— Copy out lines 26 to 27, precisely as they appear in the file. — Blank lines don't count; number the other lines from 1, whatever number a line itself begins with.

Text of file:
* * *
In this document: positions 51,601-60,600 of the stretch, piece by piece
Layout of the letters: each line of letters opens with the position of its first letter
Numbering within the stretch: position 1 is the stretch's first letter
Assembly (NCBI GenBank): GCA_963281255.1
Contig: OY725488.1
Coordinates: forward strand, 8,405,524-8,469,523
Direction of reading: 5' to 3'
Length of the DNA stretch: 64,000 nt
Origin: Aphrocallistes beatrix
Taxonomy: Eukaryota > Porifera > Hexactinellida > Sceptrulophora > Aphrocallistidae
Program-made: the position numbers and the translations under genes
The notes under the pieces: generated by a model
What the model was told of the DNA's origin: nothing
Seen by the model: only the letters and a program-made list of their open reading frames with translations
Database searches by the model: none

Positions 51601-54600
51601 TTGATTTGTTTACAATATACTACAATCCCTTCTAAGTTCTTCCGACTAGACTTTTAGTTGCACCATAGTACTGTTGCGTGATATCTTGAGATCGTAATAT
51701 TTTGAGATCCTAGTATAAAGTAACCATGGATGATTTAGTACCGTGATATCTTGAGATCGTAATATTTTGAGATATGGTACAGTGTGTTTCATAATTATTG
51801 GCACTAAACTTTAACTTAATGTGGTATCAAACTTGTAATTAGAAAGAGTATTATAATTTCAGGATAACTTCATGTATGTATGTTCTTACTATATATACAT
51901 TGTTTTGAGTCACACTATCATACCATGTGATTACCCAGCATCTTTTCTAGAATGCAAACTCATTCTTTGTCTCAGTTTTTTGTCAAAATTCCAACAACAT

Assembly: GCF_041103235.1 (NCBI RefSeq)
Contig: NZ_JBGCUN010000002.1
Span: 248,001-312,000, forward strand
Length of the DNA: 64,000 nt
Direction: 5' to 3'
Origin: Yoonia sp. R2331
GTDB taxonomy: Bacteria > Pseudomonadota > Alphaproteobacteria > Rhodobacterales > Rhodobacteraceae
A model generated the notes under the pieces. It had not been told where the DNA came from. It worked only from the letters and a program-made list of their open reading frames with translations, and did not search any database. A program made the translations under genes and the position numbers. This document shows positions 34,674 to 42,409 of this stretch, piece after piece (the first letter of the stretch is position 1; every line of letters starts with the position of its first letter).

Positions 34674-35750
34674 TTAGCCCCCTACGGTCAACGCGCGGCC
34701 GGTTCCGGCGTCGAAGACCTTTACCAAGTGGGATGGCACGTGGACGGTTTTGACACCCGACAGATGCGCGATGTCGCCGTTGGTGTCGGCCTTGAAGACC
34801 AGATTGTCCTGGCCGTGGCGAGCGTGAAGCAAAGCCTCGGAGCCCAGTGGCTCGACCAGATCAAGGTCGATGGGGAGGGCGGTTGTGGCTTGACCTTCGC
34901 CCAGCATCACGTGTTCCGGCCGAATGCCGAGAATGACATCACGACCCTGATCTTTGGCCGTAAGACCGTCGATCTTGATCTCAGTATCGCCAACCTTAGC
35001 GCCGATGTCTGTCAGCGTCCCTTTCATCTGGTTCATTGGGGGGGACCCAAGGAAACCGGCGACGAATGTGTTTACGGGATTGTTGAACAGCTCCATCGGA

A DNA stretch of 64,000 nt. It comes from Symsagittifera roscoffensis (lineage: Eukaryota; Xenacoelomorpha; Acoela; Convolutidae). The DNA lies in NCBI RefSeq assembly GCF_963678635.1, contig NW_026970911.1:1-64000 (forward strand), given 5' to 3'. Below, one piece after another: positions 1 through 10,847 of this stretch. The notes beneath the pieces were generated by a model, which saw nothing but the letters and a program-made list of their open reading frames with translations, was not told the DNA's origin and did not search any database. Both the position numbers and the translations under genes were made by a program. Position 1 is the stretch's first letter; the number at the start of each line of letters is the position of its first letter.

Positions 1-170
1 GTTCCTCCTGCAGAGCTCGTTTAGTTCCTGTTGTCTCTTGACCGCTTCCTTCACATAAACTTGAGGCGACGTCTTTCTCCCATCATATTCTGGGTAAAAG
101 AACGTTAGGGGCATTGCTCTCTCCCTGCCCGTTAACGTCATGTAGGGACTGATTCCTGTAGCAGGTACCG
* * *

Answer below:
Origin: Yoonia sp. R2331
GTDB taxonomy: Bacteria > Pseudomonadota > Alphaproteobacteria > Rhodobacterales > Rhodobacteraceae